Like I said, Lexa is a fan of minimal and clean. In the chapter where Clarke wakes up in her bedroom after they have sex for the first time I believe I described Lexa’s bedroom as “monochromatic” and that is so accurate for Lexa. She’s a fan of white, black, greys, and browns. Unless Clarke is the one who buys her something, Lexa would stick to wearing those colors exclusively. That translates pretty clearly to the decor around the house, but specially their bedroom. Clarke knew she could go crazy anywhere else, but she would give Lexa the simple black and white bedroom. 

There may be a pop of color with a piece of art or a new duvet or something, but overall, Clarke keeps it pretty sleek and minimal.

  • THE KIDS

Clarke spends A LOT of time making sure each of the kids gets the room they want. They all have some sort of mural or intricate wall design that Clarke spent hours doing specifically for them. 

    • Costia

Costia’s room is all about music. It has a lot of personality even though it doesn’t have a lot of color except for the collage wall that her and Clarke put together. Being Lexa’s mini me as she is, Costia is really into greys and whites and black. She doesn’t necessarily stick to them when it comes to her wardrobe, but her room has always been fairly muted in regards to furniture, bed dressings, and general decor. 

    • Anya

Anya is OBSESSED with neon. To like a crazy and absurd degree. She’s also an Aesthetic Hoe so her room is probably the most unique one. They let her put neon signs all over her room and Clarke painted a mural with glowing UV paint on her walls so during the daytime or if the blinds are open her walls look plain and white, but once the lights go off they turn into this crazy ridiculous thing and Anya adores every bit of it. Needless to say, the sun doesn’t shine much in that room because she keeps those blinds closed as often as possible.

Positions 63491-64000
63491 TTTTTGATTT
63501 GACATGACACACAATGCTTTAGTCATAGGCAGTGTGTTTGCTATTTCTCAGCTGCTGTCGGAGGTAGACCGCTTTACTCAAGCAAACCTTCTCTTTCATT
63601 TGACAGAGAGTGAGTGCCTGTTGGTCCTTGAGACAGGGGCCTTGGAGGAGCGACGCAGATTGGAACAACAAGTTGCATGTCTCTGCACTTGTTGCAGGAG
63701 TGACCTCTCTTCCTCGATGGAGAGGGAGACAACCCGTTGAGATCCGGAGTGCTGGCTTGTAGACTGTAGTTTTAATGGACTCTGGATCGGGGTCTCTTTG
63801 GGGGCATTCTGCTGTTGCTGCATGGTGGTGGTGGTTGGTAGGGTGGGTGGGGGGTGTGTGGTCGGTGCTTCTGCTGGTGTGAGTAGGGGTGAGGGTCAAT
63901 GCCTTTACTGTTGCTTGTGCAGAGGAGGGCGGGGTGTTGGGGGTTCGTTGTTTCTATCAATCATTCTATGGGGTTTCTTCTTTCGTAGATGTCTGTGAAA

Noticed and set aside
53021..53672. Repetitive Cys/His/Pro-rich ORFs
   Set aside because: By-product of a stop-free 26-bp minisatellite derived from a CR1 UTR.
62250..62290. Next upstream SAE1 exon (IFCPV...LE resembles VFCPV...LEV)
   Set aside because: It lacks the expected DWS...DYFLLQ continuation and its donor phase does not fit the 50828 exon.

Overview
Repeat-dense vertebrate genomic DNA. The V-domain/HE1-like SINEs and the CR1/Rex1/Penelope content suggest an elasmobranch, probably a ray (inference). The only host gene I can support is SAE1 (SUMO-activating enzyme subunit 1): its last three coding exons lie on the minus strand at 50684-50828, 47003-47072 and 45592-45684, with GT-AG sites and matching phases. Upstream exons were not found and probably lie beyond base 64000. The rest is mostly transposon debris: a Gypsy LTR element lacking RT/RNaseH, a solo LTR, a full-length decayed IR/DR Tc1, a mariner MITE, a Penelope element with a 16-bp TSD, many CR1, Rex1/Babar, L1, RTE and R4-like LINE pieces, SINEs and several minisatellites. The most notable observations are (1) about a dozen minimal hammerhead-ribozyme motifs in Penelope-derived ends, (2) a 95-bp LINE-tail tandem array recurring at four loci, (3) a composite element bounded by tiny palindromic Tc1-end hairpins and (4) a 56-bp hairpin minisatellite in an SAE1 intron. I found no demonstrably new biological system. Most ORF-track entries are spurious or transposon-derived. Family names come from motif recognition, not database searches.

• Jake

Jake’s room was about baseball. They got him a custom made bed frame and custom made furniture to fit the theme. His is probably the room that had the most external influences because everyone got stuff that was already made for their furniture but Jake’s was unique. All Clarke did there was the mural. 

    • Roa

Roa’s room is worthy of a kid with her imagination. It’s bright and colorful and fun. It’s also about her favorite thing in the world: The Lion King. Clarke paints murals on each wall AND on the furniture to make every single thing in there jungle themed. 

    • Aden

Jake’s room eventually turns into Aden’s nursery. Clarke keeps it pretty simple yet classy blue and grey for the little dude. 


I think that should cover all of it??? Hopefully I touched on all the info you requested and that this helps picture the living spaces better! We spend a lot of the story here after all. :)

anonymous asked:

Write a Tomarry thing centered around the dinosaur in a dress PLEASE

I fucking love you guys so much you have no idea.

I hope a modern, non-magic au is okay because there’s only so much ridiculousness I can shoe-horn into this.


“Well, what do you think?”

Tom’s eyes flicked upwards from the canvas, meeting brilliant emerald green and quirking lips that fought against widening into a grin. His neighbor, Harry Potter, held the painting in his hands, eyes gleaming with mirth from behind wire-rimmed glasses that slipped down the bridge of his nose.

Tom rose a brow, pursing his lips. He meant to say that it was good- even if it was an absolute lie, the thing was horrid- but when he opened his mouth the only word that came out was, “Why?”

Harry struggled to maintain a straight face, lips trembling now with the sheer force it took for him to clamp tight over the bubble of laughter. “It came to me in a dream,” he managed to say in a leveled tone.

‘A dream you had while dying of pneumonia?’ Tom thought, bringing a hand to his chin and cupping his thumb underneath it as the knuckle of his index finger pressed into his mouth. Surely, the delirium of fever mixed with the nebulous presence of death served as the inspiration. Or some rather intense medications. “It’s certainly unique,” was the only criticism he offered of Potter’s painting.

“My therapist suggested painting, and I think she may have unknowingly unleashed the next Rembrandt on the world,” Potter said with mock pride.

He had known the younger man fairly well for him having only recently moved into the flat beside him, intriguing in and of itself since the old and charming building was typically too expensive for someone so young. But he had soon learned that he had inherited a sizable amount of wealth from his parents upon his eighteenth birthday, and had been drawn to the flat by the its superb location within the city and to his university. He was quite sociable, and never hesitated to chat with Tom when he saw the older man in the corridor, no matter how stoic or sour his expression.